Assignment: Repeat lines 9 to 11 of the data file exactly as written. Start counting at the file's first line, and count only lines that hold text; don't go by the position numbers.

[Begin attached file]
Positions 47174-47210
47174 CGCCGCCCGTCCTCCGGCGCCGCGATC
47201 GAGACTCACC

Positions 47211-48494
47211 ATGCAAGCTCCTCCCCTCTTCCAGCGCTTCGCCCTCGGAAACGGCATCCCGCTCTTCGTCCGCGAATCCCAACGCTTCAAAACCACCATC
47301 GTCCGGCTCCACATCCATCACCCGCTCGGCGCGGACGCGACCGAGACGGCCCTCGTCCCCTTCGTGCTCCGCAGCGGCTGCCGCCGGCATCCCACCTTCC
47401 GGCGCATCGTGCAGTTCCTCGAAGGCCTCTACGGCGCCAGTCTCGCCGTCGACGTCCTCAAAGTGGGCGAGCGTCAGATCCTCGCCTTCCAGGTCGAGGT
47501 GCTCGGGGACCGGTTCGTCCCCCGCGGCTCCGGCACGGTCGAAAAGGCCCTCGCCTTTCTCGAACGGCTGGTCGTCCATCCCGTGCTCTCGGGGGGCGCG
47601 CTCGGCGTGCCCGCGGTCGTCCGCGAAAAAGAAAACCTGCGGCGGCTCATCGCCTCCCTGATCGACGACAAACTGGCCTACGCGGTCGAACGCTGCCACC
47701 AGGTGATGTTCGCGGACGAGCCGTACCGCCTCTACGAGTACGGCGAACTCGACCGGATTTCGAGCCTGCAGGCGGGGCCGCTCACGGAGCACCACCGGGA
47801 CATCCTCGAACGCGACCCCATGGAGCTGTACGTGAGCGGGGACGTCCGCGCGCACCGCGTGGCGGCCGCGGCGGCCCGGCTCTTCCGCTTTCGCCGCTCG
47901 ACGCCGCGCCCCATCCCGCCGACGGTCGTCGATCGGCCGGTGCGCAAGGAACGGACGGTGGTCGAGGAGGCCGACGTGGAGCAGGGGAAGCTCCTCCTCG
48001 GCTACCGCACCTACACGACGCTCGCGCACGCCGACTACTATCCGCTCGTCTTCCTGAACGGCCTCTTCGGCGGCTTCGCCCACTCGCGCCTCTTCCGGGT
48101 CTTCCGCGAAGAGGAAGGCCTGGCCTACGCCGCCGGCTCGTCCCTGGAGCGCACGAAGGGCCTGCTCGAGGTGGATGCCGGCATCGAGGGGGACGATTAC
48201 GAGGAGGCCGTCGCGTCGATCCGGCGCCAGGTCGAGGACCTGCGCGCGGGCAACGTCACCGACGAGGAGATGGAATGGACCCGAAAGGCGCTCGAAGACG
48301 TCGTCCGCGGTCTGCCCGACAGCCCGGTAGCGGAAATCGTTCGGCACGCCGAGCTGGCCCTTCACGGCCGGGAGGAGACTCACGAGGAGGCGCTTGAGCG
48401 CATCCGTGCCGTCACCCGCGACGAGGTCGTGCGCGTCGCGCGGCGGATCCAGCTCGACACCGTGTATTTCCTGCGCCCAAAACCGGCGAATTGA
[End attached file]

47601 CTCGGCGTGCCCGCGGTCGTCCGCGAAAAAGAAAACCTGCGGCGGCTCATCGCCTCCCTGATCGACGACAAACTGGCCTACGCGGTCGAACGCTGCCACC
47701 AGGTGATGTTCGCGGACGAGCCGTACCGCCTCTACGAGTACGGCGAACTCGACCGGATTTCGAGCCTGCAGGCGGGGCCGCTCACGGAGCACCACCGGGA
47801 CATCCTCGAACGCGACCCCATGGAGCTGTACGTGAGCGGGGACGTCCGCGCGCACCGCGTGGCGGCCGCGGCGGCCCGGCTCTTCCGCTTTCGCCGCTCG